Appliances could soon be returning to a J.C. Penney (NYSE:JCP) store near you.
It's been more than three decades since the department store chain carried items like washers, dryers, refrigerators, and ovens. However, J.C. Penney will begin testing appliance sections in 22 pilot stores next month. This is a very sensible move as the company attempts to rebuild its revenue and improve the sales productivity of its stores.
Maximizing each square foot
Retailers try to put every bit of space to its best use in order to maximize each store's sales and earnings. This was the impetus for J.C. Penney's decision to stop selling major appliances in 1983.
J.C. Penney wanted to tailor its product assortment to consumer buying patterns at the malls and regional shopping centers where most J.C. Penney stores were located. That meant a bigger focus on higher-margin categories like apparel and home furnishings. Simply put, J.C. Penney wasn't making enough money selling appliances in 1983 to justify the space devoted to them.
However, much has changed since 1983. Today, J.C. Penney stores have a lot of unproductive space. Sales per square foot hit a post-recession peak in 2011 at $212 but plummeted in the next two years due to a failed strategy shift.
By 2014, J.C. Penney had sales per square foot of just $155. This suggests that the company could potentially generate a lot more sales in each store with a different product mix.
Appliances are a good fit
Today, growing in the appliance market seems like a promising strategy for J.C. Penney. Home Depot (NYSE:HD) and other home improvement retailers have been flourishing lately, as low interest rates and rising home values have driven a surge in remodeling projects.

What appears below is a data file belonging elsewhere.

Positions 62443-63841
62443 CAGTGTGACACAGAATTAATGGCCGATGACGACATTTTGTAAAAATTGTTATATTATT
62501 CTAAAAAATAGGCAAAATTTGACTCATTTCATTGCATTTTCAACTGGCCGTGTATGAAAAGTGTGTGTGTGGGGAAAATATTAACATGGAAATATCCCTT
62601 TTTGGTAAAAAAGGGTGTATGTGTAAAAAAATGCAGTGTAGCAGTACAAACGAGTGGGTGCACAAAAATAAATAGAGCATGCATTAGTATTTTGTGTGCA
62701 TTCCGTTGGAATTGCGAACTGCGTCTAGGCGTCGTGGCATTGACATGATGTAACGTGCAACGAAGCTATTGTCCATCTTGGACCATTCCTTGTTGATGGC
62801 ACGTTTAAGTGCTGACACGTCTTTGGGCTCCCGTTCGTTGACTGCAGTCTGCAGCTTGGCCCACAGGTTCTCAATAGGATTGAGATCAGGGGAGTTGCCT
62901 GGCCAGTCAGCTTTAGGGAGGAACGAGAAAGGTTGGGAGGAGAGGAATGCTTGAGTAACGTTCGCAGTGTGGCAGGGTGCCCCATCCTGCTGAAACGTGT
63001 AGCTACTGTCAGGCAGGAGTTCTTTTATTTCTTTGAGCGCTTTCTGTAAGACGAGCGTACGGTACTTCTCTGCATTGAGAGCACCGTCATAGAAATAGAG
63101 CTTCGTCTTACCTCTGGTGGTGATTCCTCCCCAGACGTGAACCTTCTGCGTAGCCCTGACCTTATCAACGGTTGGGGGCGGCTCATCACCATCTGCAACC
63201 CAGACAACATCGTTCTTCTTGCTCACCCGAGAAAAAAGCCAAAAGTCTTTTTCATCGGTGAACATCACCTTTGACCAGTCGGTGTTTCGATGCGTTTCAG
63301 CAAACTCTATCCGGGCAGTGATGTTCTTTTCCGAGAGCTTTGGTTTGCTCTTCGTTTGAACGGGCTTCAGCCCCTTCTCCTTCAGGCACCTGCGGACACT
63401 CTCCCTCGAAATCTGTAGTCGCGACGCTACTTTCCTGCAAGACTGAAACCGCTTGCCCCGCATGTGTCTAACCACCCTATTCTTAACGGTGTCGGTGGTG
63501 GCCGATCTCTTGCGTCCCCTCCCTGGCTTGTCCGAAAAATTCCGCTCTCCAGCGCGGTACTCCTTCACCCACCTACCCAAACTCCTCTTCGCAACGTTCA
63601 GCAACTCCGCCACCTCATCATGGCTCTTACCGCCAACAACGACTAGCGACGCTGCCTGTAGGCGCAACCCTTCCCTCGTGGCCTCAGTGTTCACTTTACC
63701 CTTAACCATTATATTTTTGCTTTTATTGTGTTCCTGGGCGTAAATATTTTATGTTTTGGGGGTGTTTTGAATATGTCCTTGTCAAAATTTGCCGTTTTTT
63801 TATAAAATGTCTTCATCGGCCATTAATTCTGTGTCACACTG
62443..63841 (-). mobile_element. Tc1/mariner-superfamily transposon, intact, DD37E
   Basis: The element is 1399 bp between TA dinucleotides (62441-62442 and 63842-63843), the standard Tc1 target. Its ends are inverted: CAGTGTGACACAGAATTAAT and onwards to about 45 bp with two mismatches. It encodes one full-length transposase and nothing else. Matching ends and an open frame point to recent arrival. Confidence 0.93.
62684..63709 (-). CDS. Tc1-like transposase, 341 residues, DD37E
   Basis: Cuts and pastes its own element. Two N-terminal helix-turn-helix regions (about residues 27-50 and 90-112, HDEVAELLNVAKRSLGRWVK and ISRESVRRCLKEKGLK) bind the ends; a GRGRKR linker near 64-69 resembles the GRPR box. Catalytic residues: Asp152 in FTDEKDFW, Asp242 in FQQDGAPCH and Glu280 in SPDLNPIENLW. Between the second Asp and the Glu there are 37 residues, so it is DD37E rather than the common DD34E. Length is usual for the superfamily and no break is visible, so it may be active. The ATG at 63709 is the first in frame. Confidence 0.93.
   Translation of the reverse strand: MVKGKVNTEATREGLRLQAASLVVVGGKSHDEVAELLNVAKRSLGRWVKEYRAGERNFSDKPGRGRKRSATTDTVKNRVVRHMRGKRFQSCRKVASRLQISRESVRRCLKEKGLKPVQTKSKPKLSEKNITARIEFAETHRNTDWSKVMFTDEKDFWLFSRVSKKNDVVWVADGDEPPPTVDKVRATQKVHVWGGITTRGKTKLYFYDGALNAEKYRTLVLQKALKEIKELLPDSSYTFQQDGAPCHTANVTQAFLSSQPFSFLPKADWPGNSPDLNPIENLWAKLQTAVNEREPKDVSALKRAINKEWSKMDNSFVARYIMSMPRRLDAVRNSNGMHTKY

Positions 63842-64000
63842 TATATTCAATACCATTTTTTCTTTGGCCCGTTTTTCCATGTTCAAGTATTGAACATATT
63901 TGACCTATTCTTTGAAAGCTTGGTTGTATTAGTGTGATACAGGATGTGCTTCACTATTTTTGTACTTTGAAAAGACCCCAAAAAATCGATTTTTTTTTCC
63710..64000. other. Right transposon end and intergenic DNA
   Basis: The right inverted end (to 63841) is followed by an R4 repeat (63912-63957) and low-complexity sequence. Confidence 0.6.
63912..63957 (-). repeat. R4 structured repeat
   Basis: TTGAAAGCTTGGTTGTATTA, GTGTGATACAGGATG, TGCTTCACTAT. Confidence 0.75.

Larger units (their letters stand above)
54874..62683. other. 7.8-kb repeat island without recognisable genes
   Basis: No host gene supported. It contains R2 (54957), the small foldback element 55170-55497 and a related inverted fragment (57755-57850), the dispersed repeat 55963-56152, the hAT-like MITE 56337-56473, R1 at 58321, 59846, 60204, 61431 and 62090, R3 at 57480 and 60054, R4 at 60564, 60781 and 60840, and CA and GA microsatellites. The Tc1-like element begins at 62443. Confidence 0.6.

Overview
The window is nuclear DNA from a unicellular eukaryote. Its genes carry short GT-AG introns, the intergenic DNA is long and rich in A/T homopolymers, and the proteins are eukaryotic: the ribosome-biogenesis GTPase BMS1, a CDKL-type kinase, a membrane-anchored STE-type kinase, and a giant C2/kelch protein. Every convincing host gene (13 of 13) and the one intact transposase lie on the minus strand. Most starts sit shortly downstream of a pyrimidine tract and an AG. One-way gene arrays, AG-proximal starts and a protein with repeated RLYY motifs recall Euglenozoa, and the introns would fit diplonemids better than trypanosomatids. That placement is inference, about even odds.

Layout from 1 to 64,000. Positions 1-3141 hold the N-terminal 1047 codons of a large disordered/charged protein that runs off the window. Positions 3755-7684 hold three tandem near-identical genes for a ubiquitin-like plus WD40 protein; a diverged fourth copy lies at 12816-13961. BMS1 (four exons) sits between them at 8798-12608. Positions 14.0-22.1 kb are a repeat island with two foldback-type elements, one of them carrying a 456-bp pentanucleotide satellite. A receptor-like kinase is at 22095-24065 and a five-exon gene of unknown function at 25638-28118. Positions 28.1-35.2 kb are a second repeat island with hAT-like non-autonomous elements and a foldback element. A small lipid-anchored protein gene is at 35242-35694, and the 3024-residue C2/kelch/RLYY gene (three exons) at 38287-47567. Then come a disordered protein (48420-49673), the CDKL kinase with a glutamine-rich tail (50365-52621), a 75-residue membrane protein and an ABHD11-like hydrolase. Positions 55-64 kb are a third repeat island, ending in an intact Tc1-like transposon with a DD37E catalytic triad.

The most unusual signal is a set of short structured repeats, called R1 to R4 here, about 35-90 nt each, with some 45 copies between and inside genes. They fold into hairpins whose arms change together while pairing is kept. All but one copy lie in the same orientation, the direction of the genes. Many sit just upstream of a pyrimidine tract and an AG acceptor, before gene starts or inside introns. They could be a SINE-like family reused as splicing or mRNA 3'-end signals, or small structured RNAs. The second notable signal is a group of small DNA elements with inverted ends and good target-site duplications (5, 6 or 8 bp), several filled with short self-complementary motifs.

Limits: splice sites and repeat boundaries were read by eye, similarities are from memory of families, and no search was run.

Home Depot has been posting mid- to high-single digit comparable sales growth in recent quarters. Appliances have been a particularly strong category, posting double-digit comp sales growth. Clearly, there is plenty of consumer demand out there.
J.C. Penney thinks that it can snag a share of appliance sales based on research showing that women tend to be the key decision makers for appliance purchases. More than 70% of J.C. Penney shoppers are women, compared to less than half at Home Depot. Furthermore, the company noticed that many people were already searching for major appliances on its website.
One thing that will ease J.C. Penney's move back into the appliance business is its executive team's industry knowledge. CEO Marvin Ellison was Home Depot's executive vice president of U.S. stores until late 2014. Additionally, J.C. Penney just hired another high-ranking Home Depot executive, Joe McFarland, as its new executive vice president of stores.
How it will work
J.C. Penney will test dedicated appliance showrooms in 22 stores in the San Antonio, San Diego, and Tampa metro areas beginning on Feb. 1. These showrooms will feature major appliance brands. Some of the space for J.C. Penney's new appliance showrooms will come from shrinking these stores' furniture sections.
In the spring, J.C. Penney will begin selling major appliances through its website. Depending on how the pilot stores fare, the company could roll out appliance showrooms to more stores in the future.
Adding appliance showrooms could put some upward pressure on J.C. Penney's capital spending in the short term, due to the cost of reconfiguring the home departments in affected stores. That's important to watch because the company has been trying to rebuild its balance sheet and doesn't have much cash to spare.
However, the upside is tremendous. J.C. Penney clearly has underutilized space in its stores, based on the steep drop-off in sales per square foot since 2011. It needs to find ways to bring customers back to its stores, and appliances are one of the few retail categories seeing strong demand right now. Bringing back appliances just could be the next big turning point in J.C. Penney's turnaround.
Adam Levine-Weinberg has no position in any stocks mentioned. The Motley Fool recommends Home Depot. Try any of our Foolish newsletter services free for 30 days. We Fools may not all hold the same opinions, but we all believe that considering a diverse range of insights makes us better investors. The Motley Fool has a disclosure policy.